Auditor candidates promise efficiency, public awareness
CHARLESTON, W.Va. -- Seeking his sixth four-year term as state auditor, Glen Gainer stressed improvements in efficiency and transparency in the office since he first arrived in 1993.
Republican challenger Larry Faircloth said Wednesday he would do more to promote public awareness of the office.
"People who you talk to on the street have little or no idea what the Auditor's Office does," said Faircloth, a former state delegate from Berkeley County and frequent candidate for statewide office.
During a meeting with Gazette editors Wednesday, Faircloth also contended that efforts under Gainer to promote transparency, including websites that allow the public to track state agencies' purchasing and payroll records, made it possible for West Virginia and other states to be victimized by an international payment scam in 2009.
He suggested certain information, such as businesses' federal identification numbers, should not be accessible.
"Whatever needs to not be placed on the public Internet ... that needs to be in a secure location," he said.
Calling the scam the "darkest hour in my tenure as auditor," Gainer said that, unlike many state auditors and comptrollers who wanted to investigate the incident internally he immediately went public with the news, which he believes hastened the arrests and convictions of six conspirators in the elaborate fraud.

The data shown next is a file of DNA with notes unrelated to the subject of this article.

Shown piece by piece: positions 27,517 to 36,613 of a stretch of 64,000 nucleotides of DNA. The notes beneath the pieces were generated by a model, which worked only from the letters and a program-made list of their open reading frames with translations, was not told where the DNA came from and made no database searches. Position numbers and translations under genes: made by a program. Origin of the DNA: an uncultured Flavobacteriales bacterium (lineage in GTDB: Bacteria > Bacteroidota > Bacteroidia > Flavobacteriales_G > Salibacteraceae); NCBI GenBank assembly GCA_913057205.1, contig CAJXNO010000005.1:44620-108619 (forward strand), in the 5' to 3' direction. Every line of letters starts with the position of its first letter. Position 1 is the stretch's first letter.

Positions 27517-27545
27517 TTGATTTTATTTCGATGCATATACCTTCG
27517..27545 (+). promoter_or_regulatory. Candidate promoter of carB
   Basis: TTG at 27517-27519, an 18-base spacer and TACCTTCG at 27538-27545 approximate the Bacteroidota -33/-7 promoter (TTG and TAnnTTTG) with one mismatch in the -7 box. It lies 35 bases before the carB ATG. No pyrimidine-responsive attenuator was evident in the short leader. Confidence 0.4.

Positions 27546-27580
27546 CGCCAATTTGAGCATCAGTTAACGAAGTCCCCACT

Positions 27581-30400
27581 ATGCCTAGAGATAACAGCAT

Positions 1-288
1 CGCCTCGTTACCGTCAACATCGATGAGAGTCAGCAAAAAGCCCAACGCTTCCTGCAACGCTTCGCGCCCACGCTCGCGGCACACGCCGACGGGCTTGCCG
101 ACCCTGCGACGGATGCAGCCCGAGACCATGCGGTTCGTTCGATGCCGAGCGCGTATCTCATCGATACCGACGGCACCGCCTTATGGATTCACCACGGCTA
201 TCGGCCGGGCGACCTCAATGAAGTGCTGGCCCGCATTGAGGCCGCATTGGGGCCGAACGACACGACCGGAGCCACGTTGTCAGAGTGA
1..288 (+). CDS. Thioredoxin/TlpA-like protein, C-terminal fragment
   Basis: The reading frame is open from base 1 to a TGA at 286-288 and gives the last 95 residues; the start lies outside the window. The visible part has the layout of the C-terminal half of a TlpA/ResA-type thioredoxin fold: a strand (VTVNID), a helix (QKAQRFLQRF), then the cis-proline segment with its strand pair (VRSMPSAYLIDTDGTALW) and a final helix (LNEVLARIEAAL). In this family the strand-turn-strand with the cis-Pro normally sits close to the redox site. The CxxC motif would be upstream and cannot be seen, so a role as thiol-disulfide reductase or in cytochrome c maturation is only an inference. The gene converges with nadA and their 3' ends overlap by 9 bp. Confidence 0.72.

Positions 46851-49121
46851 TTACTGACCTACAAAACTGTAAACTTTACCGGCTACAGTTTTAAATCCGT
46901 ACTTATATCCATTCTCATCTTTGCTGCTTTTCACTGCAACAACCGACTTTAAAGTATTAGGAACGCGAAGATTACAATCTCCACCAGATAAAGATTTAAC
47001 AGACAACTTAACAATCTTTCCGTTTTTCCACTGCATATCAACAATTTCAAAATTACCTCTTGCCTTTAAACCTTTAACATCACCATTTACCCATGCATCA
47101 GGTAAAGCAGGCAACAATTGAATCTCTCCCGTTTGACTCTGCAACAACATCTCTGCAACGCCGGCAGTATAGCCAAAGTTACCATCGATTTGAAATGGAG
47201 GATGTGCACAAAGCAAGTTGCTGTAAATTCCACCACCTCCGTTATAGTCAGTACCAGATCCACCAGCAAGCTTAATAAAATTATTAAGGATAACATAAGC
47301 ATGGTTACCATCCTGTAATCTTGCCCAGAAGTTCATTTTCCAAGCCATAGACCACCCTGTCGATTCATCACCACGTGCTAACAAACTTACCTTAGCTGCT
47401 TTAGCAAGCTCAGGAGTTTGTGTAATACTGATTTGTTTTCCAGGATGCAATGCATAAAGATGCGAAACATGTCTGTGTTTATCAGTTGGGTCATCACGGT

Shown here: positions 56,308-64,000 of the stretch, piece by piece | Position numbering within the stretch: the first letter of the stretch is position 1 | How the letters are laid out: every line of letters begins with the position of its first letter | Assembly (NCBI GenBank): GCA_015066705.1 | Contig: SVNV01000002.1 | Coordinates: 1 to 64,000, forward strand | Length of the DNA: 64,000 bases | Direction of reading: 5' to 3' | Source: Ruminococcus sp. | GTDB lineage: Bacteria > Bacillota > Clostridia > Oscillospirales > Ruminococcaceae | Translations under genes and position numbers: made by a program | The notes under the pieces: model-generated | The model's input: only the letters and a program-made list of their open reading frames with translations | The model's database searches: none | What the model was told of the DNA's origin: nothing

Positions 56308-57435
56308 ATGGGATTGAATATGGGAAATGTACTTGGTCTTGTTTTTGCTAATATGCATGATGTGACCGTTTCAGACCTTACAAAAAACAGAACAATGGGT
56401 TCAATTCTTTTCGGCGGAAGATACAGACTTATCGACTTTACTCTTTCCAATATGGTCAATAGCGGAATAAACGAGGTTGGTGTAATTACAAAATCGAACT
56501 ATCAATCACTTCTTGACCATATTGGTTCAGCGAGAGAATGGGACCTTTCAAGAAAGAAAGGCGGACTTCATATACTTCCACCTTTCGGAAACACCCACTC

Gainer said he works closely with other state auditors to red-flag any suspicious activity, such as businesses abruptly changing locations of headquarters on their invoices for payment.
Gainer noted that when he took office in 1993, the state was in dire financial shape.
"There were days when we closed the day with literally no money in the bank," he said, saying it was not unusual for vendors to wait as long as 180 days to receive payments from the state.
Gainer said he implemented changes, including establishing a state payment process in law, providing formal training for state agency employees, and expanding direct deposit of payroll and vendor payments to reduce waste and improve efficiency.
"Now, we're paying virtually everyone within 30 [days]," he said during Wednesday's meeting.
Gainer said he is seeking another term in order to oversee the start-up of the state's Enterprise Resource Planning system -- a massive, centralized computer system that will replace more than 100 payroll, payments, human resources, and other computer networks statewide.
The $160 million project will streamline payroll, purchasing and inventory tracking for all state agencies, providing $300 million a year in cost savings over current archaic systems when fully operational, he said.
"Completion of that project is my number one goal. That's why I'm running for re-election," Gainer said.
Faircloth, meanwhile, said that after 24 years in the House of Delegates, including nine years as a member of the Finance Committee, he is well versed on state finances and purchasing.
Faircloth said he is confident he will be able to find additional ways to streamline operations in the Auditor's Office.
"If elected, I will look at all aspects of it, and see if there's a way to reduce the size of programs," he said.
The candidates applauded each other for running positive, "honorable" campaigns.
Faircloth said he has never resorted to attacks in any of his elections.
"My opponent is running his campaign and I'm running mine," he said of the current race.
Reach Phil Kabler at email@example.com or 304-348-1220.